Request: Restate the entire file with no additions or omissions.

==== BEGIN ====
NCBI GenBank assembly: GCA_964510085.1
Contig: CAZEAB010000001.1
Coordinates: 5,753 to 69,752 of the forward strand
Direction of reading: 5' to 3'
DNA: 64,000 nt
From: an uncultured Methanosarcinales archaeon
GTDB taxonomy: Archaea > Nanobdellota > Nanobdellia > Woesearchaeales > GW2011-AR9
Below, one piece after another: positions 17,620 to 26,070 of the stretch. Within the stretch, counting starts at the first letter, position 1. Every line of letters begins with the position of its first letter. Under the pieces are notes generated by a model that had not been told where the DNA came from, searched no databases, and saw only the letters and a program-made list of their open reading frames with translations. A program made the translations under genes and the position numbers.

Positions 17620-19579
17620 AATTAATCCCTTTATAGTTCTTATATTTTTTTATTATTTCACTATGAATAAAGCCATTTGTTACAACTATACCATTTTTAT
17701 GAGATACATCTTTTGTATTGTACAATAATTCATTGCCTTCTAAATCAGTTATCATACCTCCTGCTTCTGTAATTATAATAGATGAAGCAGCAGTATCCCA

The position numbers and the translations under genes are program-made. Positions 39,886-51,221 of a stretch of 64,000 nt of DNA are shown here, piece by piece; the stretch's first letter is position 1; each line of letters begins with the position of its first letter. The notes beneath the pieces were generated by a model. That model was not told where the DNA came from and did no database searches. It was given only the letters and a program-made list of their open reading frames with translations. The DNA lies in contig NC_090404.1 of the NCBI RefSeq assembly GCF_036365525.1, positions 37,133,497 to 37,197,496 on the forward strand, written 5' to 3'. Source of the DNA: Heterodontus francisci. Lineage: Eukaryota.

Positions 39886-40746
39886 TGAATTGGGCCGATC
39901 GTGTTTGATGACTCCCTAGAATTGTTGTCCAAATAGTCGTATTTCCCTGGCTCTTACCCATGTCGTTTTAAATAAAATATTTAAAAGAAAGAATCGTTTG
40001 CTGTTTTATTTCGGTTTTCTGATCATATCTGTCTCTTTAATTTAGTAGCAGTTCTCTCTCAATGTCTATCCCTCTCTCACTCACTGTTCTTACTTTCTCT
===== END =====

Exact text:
NCBI GenBank assembly: GCA_964510085.1
Contig: CAZEAB010000001.1
Coordinates: 5,753 to 69,752 of the forward strand
Direction of reading: 5' to 3'
DNA: 64,000 nt
From: an uncultured Methanosarcinales archaeon
GTDB taxonomy: Archaea > Nanobdellota > Nanobdellia > Woesearchaeales > GW2011-AR9
Below, one piece after another: positions 17,620 to 26,070 of the stretch. Within the stretch, counting starts at the first letter, position 1. Every line of letters begins with the position of its first letter. Under the pieces are notes generated by a model that had not been told where the DNA came from, searched no databases, and saw only the letters and a program-made list of their open reading frames with translations. A program made the translations under genes and the position numbers.

Positions 17620-19579
17620 AATTAATCCCTTTATAGTTCTTATATTTTTTTATTATTTCACTATGAATAAAGCCATTTGTTACAACTATACCATTTTTAT
17701 GAGATACATCTTTTGTATTGTACAATAATTCATTGCCTTCTAAATCAGTTATCATACCTCCTGCTTCTGTAATTATAATAGATGAAGCAGCAGTATCCCA

The position numbers and the translations under genes are program-made. Positions 39,886-51,221 of a stretch of 64,000 nt of DNA are shown here, piece by piece; the stretch's first letter is position 1; each line of letters begins with the position of its first letter. The notes beneath the pieces were generated by a model. That model was not told where the DNA came from and did no database searches. It was given only the letters and a program-made list of their open reading frames with translations. The DNA lies in contig NC_090404.1 of the NCBI RefSeq assembly GCF_036365525.1, positions 37,133,497 to 37,197,496 on the forward strand, written 5' to 3'. Source of the DNA: Heterodontus francisci. Lineage: Eukaryota.

Positions 39886-40746
39886 TGAATTGGGCCGATC
39901 GTGTTTGATGACTCCCTAGAATTGTTGTCCAAATAGTCGTATTTCCCTGGCTCTTACCCATGTCGTTTTAAATAAAATATTTAAAAGAAAGAATCGTTTG
40001 CTGTTTTATTTCGGTTTTCTGATCATATCTGTCTCTTTAATTTAGTAGCAGTTCTCTCTCAATGTCTATCCCTCTCTCACTCACTGTTCTTACTTTCTCT